The Great Debate UK

from The Great Debate:

First 100 Days: Prioritize and take a hands-on approach

ram-charan-photo-- Ram Charan is the author several book, including "Leadership in the Era of Economic Uncertainty: The New Rules for Getting the Right Things Done in Difficult Times." A noted expert on business strategy, Charan has coached CEOs and helped companies like GE, Bank of America, Verizon, KLM, and Thomson shape and implement their strategic direction. The opinions expressed are his own. --

The first 100 days demand that President Barack Obama sort out his priorities and choose the ones that will help solve many others. With many constituencies and direct reports clamoring for his time and attention, he cannot attend to them all.  He has to decide which of the many complex and urgent issues that have accumulated must be resolved first.

The new president will inevitably be pushed to spend a huge amount of time on foreign policy.  But I suggest that the president’s top priority should be to get the nation out of this economic and psychological funk.  He has selected some very capable people who will help sort out the economic mess. He made a brilliant move to have Paul Volcker in the White House.

But ensuring that various parts of the U.S. economy work together and with the rest of the global economy will take a significant amount of President Obama’s personal time and leadership. I have seen in my work with corporations that the best leaders are hands-on when it comes to making sure their top people coordinate their efforts.  The new president will have to do the same with the secretary of Treasury, Federal Reserve chair, SEC chair, and other relevant government leaders. Each of these experts sees the situation through the lens of his or her expertise.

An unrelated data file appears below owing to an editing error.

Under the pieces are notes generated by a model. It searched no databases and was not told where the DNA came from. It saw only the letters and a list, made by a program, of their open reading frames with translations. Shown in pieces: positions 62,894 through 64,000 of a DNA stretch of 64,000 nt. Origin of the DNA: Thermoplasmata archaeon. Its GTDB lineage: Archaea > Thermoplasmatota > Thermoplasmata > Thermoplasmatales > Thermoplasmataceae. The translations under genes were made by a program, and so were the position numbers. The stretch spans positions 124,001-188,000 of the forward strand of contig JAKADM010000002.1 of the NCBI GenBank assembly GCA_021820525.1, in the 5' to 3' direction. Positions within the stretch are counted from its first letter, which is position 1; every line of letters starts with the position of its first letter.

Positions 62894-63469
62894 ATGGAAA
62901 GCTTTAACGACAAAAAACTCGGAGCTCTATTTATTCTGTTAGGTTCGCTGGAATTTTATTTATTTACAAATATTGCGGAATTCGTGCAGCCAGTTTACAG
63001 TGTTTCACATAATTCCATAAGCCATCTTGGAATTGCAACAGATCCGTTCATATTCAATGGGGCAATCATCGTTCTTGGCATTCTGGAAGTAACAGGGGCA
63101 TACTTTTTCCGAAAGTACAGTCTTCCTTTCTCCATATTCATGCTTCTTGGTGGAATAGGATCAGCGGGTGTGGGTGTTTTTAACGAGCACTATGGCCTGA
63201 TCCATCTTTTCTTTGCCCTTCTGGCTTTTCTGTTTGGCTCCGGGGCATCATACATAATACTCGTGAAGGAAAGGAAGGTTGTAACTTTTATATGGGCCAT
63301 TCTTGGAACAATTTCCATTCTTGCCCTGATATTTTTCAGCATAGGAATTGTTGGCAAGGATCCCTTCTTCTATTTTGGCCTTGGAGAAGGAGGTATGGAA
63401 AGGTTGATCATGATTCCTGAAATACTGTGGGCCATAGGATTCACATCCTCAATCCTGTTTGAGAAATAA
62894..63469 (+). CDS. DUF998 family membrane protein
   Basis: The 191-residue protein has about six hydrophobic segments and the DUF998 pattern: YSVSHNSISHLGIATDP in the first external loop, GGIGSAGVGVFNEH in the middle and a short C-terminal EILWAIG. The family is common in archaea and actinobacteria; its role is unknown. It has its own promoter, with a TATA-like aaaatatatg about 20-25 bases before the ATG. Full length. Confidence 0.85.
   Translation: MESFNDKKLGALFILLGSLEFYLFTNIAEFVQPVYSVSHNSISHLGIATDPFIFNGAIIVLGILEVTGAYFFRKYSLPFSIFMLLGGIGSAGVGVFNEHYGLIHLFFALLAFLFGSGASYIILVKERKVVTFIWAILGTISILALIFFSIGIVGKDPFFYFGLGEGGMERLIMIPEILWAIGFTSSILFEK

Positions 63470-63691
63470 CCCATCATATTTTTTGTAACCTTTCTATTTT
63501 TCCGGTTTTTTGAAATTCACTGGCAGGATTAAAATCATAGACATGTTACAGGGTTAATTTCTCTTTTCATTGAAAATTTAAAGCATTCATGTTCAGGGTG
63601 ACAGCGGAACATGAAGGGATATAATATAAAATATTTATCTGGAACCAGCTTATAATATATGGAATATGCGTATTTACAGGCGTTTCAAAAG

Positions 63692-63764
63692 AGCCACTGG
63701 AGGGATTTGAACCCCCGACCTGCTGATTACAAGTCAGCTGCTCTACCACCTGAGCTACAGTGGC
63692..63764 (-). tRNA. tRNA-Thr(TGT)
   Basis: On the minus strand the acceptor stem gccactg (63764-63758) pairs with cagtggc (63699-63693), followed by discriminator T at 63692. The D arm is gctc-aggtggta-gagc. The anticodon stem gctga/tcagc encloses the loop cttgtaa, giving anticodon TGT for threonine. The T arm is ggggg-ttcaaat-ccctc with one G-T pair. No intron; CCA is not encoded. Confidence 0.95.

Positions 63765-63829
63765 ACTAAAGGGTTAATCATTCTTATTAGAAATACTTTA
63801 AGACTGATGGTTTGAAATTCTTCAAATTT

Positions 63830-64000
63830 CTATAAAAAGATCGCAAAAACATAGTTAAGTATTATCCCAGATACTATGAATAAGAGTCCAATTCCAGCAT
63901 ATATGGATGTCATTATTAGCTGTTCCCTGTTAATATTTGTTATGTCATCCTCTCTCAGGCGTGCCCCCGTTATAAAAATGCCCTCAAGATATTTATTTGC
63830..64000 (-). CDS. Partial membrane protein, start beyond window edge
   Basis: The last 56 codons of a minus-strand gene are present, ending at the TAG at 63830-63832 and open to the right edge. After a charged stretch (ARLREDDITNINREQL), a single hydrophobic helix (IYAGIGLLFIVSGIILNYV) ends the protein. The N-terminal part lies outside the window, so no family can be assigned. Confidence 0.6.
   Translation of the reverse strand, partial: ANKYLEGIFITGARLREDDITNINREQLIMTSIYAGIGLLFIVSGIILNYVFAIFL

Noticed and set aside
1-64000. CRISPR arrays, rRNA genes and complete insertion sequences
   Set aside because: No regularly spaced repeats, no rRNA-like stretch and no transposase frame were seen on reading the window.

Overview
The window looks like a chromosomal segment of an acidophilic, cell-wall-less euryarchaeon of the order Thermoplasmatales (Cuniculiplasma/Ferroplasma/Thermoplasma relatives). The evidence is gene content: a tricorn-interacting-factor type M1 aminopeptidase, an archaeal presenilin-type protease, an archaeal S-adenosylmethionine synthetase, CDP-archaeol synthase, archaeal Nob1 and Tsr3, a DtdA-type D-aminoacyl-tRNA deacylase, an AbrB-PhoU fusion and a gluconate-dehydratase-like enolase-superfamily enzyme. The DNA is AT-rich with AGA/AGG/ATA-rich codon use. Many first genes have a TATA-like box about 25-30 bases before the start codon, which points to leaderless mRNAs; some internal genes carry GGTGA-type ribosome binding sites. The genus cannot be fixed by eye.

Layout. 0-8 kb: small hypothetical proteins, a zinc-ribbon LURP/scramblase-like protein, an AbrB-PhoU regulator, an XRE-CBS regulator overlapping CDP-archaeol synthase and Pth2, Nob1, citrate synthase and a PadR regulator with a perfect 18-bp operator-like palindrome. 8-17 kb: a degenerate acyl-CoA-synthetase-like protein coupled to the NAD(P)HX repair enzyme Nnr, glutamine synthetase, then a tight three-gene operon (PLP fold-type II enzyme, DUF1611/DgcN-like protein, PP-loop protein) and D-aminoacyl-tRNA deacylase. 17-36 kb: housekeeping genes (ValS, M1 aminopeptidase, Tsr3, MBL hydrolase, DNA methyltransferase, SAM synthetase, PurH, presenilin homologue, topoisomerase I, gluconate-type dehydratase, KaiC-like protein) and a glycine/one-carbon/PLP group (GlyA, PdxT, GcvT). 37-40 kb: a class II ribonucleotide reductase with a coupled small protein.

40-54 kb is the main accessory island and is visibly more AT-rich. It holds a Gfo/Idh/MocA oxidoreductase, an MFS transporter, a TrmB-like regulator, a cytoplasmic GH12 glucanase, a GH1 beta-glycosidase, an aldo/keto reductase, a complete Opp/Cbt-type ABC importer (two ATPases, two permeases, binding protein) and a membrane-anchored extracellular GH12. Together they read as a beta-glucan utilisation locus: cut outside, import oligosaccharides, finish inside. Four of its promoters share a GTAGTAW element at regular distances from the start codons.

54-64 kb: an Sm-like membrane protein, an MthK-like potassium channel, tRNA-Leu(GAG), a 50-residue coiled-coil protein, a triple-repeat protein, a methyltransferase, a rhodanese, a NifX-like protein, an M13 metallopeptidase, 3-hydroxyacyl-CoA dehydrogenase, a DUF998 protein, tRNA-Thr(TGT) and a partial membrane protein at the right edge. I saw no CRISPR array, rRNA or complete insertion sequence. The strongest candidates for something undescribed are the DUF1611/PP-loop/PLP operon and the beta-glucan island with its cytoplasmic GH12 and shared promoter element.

from The Great Debate:

U.S. and UK on brink of debt disaster

John Kemp Great Debate-- John Kemp is a Reuters columnist. The opinions expressed are his own. --

The United States and the United Kingdom stand on the brink of the largest debt crisis in history.

While both governments experiment with quantitative easing, bad banks to absorb non-performing loans, and state guarantees to restart bank lending, the only real way out is some combination of widespread corporate default, debt write-downs and inflation to reduce the burden of debt to more manageable levels. Everything else is window-dressing.

from The Great Debate:

Obama must redefine success in Afghanistan

Paul Taylor Great Debate-- Paul Taylor is a Reuters columnist. The opinions expressed are his own --

Barack Obama says he will make Afghanistan the central front in his fight against terrorism but the incoming U.S. president will have to scale back the war aims he inherits from George W. Bush and redefine success.

Bush ordered the U.S.-led invasion in 2001 to oust a Taliban government that was harboring al Qaeda militants blamed for the 9/11 attacks on New York and Washington.

from UK News:

Banks rescue package: will they start lending again?

Melanie Bien, director, Savills Private Finance, is a guest commentator. The opinions expressed in this commentary are her own.

It is too early to say whether the latest bank rescue plan will have the desired effect of persuading the banks to start lending again. But it is a step in the right direction and we welcome it as a positive move as it may just remove the remaining stumbling blocks to getting the credit and mortgage markets functioning properly once more.